1. Check and dispute any errors on your credit score reports

Since most credit score reports are free at least once a year for each of the three leading agencies in the United States, make sure you ask for a report to see if there are any errors. If you trace any discrepancies, object with the lender or other relevant players to ensure the mistake is corrected. Key areas to check include whether a creditor reported that you missed the repayment schedule when you actually paid on time. After reporting the discrepancies, the credit bureaus must investigate, act, and respond in 30 days.

  1. Ensure your old bank accounts remain open

Lenders base their scores on the credit history of the borrowers. With your old accounts remaining open, most credit scoring models will reward you for long-standing and mature credit accounts. That will even work better if these accounts show you only had small portions of credit, which you settled on time.

  1. Manage your debt-income ratio

When borrowing, you must consider how much net income you make from all your sources. Borrowing too much than your income can repay means you will fall into a debt trap within a short time. That will ruin your credit score, forcing lenders to decline your request for loans or mortgages.

  1. Apply for a secured credit card

Having a secured credit card can help you build a good and reliable history if you lack a good credit history. That’s because this type of card will require a deposit which will act as a credit line to your borrowing. As such, if anything happens and you cannot repay your loan on time, the insurer can use the deposit money to settle the remaining debt. With that, you are rescued from being listed as a defaulter, which would adversely affect your credit score.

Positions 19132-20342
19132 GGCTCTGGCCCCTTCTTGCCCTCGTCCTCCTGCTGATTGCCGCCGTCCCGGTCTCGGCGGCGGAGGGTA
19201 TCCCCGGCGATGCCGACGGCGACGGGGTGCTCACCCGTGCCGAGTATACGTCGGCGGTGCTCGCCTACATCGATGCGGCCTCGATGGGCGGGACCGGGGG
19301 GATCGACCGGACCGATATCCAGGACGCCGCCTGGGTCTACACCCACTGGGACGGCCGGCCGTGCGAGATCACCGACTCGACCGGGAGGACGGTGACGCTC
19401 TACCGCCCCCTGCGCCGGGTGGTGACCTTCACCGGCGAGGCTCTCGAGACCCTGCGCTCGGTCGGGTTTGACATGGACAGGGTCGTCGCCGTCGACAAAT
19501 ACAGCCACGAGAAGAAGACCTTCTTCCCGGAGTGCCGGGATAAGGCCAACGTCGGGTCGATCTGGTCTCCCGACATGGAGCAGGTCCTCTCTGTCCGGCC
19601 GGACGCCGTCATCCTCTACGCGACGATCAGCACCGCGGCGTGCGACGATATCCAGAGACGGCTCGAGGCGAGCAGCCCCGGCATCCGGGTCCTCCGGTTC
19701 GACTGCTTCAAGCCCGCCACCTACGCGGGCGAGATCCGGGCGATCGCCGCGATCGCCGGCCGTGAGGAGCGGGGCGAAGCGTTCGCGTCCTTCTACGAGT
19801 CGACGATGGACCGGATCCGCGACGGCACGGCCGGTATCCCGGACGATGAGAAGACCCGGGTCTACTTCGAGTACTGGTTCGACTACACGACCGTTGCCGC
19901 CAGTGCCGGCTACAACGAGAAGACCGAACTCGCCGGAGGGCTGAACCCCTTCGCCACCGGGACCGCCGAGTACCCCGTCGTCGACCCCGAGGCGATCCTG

1. Have a budget

When it comes to financial management, it all begins with a realistic budget. That allows you to develop financial discipline. Hence you will not overspend, leading to more borrowing. Besides, a budget helps you determine what amount of credit you will need to finance the deficit in your spending. With the knowledge of the amount of loan you need, you can efficiently compute your debt-to-income ratio and only buy what you can sustain.

Additionally, a reasonable budget will also lead to savings. Savings are considered essential, especially when borrowing funds to buy a house. That’s because you can use the savings for a down payment which means you will not have to borrow huge and expensive loans. Besides, with a culture of savings, you will hardly sink into debt which is good for your credit score.

How Long Does it Take to Improve Your Credit?

Now that the question of ‘what is the best way to raise your credit score?’ has been sufficiently addressed above, the next question is how long it would take to achieve that goal. In response, a notable and positive change could happen in 30 days, 3 months, or six months. It depends on several factors, the most important being the borrower’s effort. How well you commit to addressing factors leading to poor credit scores determines the time taken. Nevertheless, with commitment and focus and depending on the causes of your poor credit score, the change should be visible in 3 months.